The introduction of invasive alien species is a major cause of biodiversity losses today. Some new species spread to Norway through natural processes, while others are introduced by human activity. These can displace naturally occurring species and cause irreversible changes in ecosystems.

Figure 3.2 Lupins – an alien species in Norway

Figure 3.2 Lupins – an alien species in Norway

Photo: Marianne Gjørv/Ministry of the Environment

A longer growing season and shorter and milder winters may provide more suitable conditions for alien species that are not yet present in Norway, and allow species that are already present to become established and spread further. For example, rising sea temperatures have already resulted in changes in marine biodiversity. The Pacific oyster, which is classified as a very high risk on Norway’s Black List of alien species, has already become established at a number of sites along the southern half of the Norwegian coastline. A rising volume of shipping in Arctic waters will also increase the risk of introducing alien species from the Pacific Ocean; one route of introduction is ballast water containing alien species. The report Alien species in Norway – with the Norwegian Black List 2012 includes ecological risk assessments of species that do not occur naturally in Norway. They include 134 species that are not yet established in Norway, but that are known to pose an ecological risk in nearby countries, and that may become established here if climate change makes conditions more suitable for them.

Climate change in different ecosystems

Rising temperatures, higher precipitation and more frequent and more severe extreme weather affect all ecosystems, from the highest mountains to deep-sea areas off the Norwegian coast. Marine and coastal ecosystems are also under pressure from ocean acidification and sea level rise.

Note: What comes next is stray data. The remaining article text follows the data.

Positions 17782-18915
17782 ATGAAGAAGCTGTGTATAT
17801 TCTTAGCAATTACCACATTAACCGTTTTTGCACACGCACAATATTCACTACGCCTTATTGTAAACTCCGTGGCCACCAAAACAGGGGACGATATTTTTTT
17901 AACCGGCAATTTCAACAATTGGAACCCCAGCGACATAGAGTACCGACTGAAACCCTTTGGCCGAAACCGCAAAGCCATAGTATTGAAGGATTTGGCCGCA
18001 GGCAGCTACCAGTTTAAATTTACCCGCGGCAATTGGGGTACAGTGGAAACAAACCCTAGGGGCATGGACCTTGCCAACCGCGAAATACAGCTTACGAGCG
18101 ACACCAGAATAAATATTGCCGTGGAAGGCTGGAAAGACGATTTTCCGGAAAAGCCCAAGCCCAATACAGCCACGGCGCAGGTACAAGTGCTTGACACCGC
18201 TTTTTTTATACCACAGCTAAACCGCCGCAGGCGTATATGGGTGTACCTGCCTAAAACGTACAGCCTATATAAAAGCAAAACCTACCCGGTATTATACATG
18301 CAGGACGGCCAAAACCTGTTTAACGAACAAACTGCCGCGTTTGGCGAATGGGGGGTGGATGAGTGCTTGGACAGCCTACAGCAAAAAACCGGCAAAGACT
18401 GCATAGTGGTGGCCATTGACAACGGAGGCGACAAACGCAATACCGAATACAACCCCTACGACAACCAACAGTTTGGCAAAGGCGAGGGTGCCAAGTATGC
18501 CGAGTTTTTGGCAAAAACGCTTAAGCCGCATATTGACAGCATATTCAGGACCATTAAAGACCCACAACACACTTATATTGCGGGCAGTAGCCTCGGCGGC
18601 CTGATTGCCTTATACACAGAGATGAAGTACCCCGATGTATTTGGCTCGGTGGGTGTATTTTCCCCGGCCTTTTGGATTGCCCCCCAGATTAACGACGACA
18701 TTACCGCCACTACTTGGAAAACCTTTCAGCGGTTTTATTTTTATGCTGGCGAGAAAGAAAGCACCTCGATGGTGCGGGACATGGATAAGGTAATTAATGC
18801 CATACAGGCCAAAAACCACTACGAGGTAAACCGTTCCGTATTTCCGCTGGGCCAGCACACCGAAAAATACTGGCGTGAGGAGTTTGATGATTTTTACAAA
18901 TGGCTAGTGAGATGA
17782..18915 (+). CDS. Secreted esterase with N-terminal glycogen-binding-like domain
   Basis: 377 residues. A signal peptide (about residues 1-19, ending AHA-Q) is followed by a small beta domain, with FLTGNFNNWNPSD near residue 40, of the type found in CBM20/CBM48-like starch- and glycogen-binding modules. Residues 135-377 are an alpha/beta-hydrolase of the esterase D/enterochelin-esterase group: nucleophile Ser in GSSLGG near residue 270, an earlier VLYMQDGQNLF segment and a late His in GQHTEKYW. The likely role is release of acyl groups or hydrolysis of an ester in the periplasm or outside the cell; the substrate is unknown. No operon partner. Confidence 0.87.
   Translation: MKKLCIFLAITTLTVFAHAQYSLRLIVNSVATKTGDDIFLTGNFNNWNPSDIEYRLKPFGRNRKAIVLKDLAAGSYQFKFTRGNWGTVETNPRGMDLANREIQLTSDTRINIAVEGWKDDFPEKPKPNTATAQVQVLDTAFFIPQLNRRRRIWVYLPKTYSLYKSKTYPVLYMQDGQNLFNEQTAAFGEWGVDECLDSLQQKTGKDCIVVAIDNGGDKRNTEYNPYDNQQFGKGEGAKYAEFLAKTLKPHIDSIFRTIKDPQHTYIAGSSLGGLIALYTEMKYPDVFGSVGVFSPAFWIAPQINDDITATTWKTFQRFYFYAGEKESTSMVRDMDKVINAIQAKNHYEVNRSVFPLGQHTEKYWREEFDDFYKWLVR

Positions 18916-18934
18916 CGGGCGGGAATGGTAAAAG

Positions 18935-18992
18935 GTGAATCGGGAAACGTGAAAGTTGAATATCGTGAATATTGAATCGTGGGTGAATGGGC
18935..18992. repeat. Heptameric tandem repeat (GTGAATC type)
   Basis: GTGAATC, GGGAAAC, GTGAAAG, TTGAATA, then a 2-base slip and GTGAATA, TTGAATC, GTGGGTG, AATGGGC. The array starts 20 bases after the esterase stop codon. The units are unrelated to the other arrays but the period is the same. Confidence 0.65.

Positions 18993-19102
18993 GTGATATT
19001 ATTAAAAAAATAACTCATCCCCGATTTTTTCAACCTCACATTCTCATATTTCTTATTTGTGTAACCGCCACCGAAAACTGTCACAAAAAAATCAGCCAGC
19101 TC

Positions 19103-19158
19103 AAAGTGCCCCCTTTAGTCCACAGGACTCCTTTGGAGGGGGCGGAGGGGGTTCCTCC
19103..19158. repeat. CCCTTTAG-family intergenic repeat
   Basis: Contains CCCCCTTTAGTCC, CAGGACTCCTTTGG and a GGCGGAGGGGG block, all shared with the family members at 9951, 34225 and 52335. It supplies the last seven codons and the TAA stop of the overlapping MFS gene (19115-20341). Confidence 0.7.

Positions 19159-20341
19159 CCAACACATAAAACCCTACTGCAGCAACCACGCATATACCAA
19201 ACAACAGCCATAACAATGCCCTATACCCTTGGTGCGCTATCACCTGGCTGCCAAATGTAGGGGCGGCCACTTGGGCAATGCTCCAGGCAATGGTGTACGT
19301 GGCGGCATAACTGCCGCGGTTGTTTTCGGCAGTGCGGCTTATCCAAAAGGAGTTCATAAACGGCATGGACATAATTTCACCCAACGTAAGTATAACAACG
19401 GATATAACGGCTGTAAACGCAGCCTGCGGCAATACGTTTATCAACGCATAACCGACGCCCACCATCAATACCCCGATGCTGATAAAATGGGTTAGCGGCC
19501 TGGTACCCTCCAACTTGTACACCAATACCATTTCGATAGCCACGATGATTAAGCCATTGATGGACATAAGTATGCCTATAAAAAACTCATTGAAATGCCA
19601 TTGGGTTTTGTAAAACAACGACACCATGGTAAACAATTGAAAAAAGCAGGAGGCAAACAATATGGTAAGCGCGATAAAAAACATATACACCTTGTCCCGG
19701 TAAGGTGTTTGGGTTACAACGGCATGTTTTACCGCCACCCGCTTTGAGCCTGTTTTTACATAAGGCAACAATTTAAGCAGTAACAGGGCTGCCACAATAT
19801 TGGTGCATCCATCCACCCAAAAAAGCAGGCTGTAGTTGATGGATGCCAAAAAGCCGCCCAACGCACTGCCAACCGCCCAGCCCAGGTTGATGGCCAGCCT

Alpine ecosystems are particularly vulnerable to higher temperatures because the species found there have nowhere else to move to, and many of them are adapted to climatic extremes and low temperatures. In response to the changing climate, the treeline and vegetation zones are shifting upwards and the area of suitable habitat for alpine species is shrinking. This affects species such as the Arctic fox, wild reindeer and various alpine plants, which like species in Arctic ecosystems do not have alternative suitable habitats. Competition from new species will also be a threat – for example, the Arctic fox can be displaced and outcompeted by the red fox. These changes are taking place at the same time as infrastructure development and other human activities are putting increasing pressure on mountain. The wild reindeer, a species for which Norway has a special international responsibility, is dependent on large continuous areas of natural habitat in the mountains, and is particularly vulnerable to such changes.

Small rodents are key species in alpine ecosystems, and disruption of their population cycles as a result of changes in snow cover and the formation of ice crust may also affect threatened species such as the Arctic fox and snowy owl. Willow grouse and ptarmigan populations may also be affected because they are more important prey for predator species when numbers of small rodents are low.

Climate change in the Arctic is discussed further in Chapter 9.

Textbox 3.1 Wild reindeer need stable cold weather

Throughout the cold winter months, wild reindeer dig down through the snow to find lichens and evergreen plants. A rise in mean temperature increases the risk of repeated melting and freezing of the surface snow. This results in the formation of a hard crust of ice that makes it more difficult for the reindeer to reach food under the snow. If adult reindeer have poorer access to their food supplies through a long, cold winter, the calves born in spring will be smaller and lighter and therefore less likely to survive. This is only one of the climate-related threats to wild reindeer – others include changes in disease status and in the species composition of the vegetation on their grazing grounds.